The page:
The Release Preview could give us a better indication of what the final OS will look like.
The Release Preview could be our final look at Windows 8 pre-launch, and Microsoft looks to be making changes ahead of that
I think it’s safe to say the Windows 8 Consumer Preview was well received – the majority of fans like it, the critics were positive – so there is a certain degree of anticipation towards the Release Preview, the next major build of Windows 8. Microsoft has been updating its core apps ahead of the new build’s release.
The updated apps have been spied in internal builds of the Release Preview, and aren’t labelled with the words app preview as in the Developer Preview. That could be an indication the apps are final, or at least near-final. Release is probably four months away, so Microsoft must have some idea of how programs/apps will look. The mid-way point of the year is reportedly when Microsoft was going to start meeting with OEMs to talk about launch strategy so, as I’ve mentioned before, I doubt there are going to be major changes from this point.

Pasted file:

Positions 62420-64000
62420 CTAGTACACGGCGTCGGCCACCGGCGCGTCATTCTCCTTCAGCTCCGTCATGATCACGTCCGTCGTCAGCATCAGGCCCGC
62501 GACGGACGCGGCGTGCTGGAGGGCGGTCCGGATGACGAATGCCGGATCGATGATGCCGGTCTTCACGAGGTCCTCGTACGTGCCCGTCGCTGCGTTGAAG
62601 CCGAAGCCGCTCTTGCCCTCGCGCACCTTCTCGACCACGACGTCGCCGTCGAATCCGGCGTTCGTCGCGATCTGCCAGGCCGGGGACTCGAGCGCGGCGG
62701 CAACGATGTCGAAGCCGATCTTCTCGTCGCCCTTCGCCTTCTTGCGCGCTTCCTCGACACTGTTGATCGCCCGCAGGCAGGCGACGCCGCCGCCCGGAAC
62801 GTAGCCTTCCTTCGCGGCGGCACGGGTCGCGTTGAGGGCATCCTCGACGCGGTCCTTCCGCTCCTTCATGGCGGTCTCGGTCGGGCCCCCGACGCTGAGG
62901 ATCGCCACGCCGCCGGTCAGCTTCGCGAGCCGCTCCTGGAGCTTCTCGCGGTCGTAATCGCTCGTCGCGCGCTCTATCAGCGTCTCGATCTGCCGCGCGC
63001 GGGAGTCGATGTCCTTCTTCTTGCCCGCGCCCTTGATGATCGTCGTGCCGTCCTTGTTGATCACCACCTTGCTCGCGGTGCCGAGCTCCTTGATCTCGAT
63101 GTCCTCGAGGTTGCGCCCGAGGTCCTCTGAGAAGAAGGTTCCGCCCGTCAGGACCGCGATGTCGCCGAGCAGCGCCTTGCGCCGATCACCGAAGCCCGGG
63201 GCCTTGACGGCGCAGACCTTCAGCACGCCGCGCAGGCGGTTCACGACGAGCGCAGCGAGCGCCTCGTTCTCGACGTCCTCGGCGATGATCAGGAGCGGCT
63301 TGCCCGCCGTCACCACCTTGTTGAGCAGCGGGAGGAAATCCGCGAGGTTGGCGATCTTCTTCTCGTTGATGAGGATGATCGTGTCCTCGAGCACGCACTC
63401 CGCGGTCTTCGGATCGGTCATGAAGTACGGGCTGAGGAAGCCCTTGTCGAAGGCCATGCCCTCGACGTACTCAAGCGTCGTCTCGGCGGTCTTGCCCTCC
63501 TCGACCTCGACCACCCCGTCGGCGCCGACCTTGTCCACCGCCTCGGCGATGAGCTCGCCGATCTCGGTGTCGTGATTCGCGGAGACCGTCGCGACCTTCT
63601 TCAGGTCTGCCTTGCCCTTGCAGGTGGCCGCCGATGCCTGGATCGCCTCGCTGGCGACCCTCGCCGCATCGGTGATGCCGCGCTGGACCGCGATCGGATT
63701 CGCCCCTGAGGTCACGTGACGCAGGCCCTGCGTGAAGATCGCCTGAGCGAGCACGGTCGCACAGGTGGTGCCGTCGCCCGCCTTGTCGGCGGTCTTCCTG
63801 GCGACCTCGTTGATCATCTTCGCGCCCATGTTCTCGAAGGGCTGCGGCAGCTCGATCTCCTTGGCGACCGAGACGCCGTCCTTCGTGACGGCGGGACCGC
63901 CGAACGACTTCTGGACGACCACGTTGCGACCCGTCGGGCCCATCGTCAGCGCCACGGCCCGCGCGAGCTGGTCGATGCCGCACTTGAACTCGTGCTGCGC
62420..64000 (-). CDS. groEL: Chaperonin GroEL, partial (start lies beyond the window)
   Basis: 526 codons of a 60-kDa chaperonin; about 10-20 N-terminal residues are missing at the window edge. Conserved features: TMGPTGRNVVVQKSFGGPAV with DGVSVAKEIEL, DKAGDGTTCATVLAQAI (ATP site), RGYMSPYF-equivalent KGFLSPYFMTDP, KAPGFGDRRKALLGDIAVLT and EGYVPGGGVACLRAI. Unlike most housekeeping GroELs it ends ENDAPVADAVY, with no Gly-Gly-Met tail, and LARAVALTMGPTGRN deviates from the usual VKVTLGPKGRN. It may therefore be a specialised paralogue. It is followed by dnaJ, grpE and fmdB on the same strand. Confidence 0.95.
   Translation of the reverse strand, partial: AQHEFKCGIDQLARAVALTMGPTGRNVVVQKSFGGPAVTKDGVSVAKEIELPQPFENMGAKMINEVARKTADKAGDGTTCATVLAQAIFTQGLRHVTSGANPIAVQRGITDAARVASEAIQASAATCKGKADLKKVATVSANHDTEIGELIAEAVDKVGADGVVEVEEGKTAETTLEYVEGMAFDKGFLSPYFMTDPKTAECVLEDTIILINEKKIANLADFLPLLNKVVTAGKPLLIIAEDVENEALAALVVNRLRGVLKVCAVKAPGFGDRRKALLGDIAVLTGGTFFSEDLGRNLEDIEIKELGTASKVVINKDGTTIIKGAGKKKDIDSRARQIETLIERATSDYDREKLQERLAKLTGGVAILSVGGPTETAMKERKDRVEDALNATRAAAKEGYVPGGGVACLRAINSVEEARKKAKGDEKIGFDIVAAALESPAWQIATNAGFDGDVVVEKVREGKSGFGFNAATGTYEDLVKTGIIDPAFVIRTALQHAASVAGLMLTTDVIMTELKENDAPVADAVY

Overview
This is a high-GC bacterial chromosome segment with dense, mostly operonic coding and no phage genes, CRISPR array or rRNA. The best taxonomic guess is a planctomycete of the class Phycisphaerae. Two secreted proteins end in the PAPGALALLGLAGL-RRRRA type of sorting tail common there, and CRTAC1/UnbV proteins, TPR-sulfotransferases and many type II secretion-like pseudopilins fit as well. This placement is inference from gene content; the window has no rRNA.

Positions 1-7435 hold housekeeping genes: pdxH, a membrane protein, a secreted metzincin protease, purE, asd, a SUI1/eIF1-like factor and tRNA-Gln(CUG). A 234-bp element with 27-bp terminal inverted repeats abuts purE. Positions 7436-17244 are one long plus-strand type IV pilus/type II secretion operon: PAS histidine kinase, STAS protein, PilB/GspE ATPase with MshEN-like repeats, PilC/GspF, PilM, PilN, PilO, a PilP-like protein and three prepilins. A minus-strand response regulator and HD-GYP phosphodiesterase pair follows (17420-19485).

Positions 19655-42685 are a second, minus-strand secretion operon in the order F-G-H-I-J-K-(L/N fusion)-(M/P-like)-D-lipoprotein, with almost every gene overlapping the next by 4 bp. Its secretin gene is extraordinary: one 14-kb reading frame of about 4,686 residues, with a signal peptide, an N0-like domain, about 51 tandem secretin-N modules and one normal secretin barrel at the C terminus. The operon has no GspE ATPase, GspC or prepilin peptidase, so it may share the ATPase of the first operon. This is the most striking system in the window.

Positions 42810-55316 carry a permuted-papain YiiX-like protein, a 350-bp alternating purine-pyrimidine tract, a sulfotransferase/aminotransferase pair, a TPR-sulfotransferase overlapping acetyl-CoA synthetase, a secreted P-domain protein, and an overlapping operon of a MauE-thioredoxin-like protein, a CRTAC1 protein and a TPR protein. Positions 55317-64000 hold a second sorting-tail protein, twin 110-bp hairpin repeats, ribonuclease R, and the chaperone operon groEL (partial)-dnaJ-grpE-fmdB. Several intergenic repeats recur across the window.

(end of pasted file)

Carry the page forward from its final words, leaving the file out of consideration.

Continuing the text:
Criticisms towards Metro unfair?
The apps reportedly undergoing changes are Mail, Messenger, Calendar, Photos, Music and Reader. Remember, Microsoft is removing the Live branding from its apps so the names have been changed (though the Windows Live Calendar was pretty pointless, and I doubt the majority of people used it regularly).
I’ve always thought the design of apps among the Metro aesthetic was well done, though users have complained and even gone as far as to create mockups. I also think Metro is the most unique OS outside of iOS, instead of just allowing users to do more with an iOS-esque design.
Updates haven’t been issued for the Consumers Preview apps, though the app descriptions in Reader and Photos changed. The Photos app shows a full screen wallpaper, with tiles of images that can be browsed at the bottom.
I’m wondering whether Microsoft will stop the Consumer Preview from working, giving users a timeframe to download the Release Preview. I don’t see the point of supporting a build which is outdated, and basically redundant from the Release Preview forward. It doesn’t represent the latest Windows 8 build.